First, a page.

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The Nine Muses The Philosophy of the GOOD
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Intelligibility – The Great Mystery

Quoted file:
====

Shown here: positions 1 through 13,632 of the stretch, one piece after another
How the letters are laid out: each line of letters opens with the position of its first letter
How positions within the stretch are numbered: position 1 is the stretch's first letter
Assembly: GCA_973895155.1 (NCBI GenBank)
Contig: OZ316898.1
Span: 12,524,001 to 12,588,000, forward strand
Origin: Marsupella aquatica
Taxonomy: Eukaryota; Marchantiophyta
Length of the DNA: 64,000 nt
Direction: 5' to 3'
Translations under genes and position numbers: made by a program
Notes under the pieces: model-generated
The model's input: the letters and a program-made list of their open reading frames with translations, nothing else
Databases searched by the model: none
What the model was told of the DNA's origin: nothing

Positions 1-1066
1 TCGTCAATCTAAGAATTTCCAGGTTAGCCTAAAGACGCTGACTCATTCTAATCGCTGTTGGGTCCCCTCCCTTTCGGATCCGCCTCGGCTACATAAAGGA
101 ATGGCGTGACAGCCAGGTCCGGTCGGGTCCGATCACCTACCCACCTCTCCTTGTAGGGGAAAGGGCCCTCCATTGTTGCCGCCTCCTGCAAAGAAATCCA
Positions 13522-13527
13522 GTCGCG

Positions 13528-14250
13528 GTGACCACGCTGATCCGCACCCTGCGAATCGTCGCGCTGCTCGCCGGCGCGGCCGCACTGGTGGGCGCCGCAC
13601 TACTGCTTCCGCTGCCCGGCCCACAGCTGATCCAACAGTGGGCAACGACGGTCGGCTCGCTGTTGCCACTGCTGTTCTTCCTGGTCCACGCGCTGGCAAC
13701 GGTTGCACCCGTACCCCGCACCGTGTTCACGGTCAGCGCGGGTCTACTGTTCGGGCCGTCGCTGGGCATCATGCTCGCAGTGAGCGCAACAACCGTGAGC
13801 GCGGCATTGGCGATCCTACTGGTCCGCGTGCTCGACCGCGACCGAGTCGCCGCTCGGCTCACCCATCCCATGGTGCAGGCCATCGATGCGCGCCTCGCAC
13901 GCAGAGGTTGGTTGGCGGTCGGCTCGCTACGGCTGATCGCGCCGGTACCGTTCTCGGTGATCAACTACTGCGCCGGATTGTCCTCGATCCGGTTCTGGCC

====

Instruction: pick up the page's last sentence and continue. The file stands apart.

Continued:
I said in another essay 1 that existence was embodied in Heidegger’s concept of Dasein. It is, in fact, the conscious will. If anything characterizes the will, besides the control it exerts, it is the acquisition of knowledge from the perceptual process. When I say knowledge I mean something that is intelligible to the will. Intelligibility is that really indefinable yet always present part of knowledge that is even beyond truth or meaning. It actually “defines” our reality. Remember I said Percipio ergo sum, non "Cogito ergo sum". 2 Perception is the most important part of being. We have certain modalities which allow us to make our perception (or reality) intelligible to the will: time, space and causality. They really make that fuzzy Gestalt of the present-perception intelligible to us. Within the time and causality modalities are interwoven inextricably, the concepts of succession, change and duration. The naked sensations, or as I call the totality of them, as existents, the continuum, are clothed in these things, in order to make them manipulable by the will. If there is an interface between the mortal and the immortal it lies in these very things. They are mortal since they are really not a part of the will, but a part of the sensational framework the body presents to the will. They are not even known by the will, but must be very painstakingly discovered and learned by it. They form the framework within which the continuum is presented to the will. They go before reason, or are the foundations of reason, since they seem to be present in the lower forms of life, before reason allows self-awareness to appear. They are not a part of the continuum, but clothe it; why, because they are a part of every existent yet not the existent; in fact, they “exist” in the perception even if there are no existents present (except of course the bodily image). They are like a stage and all its appurtenances which holds the actors (the continuum) on it and allow the play (reality) to unfold. The will itself is molded by these things in its interaction with the continuum, and the result is the Ego. 3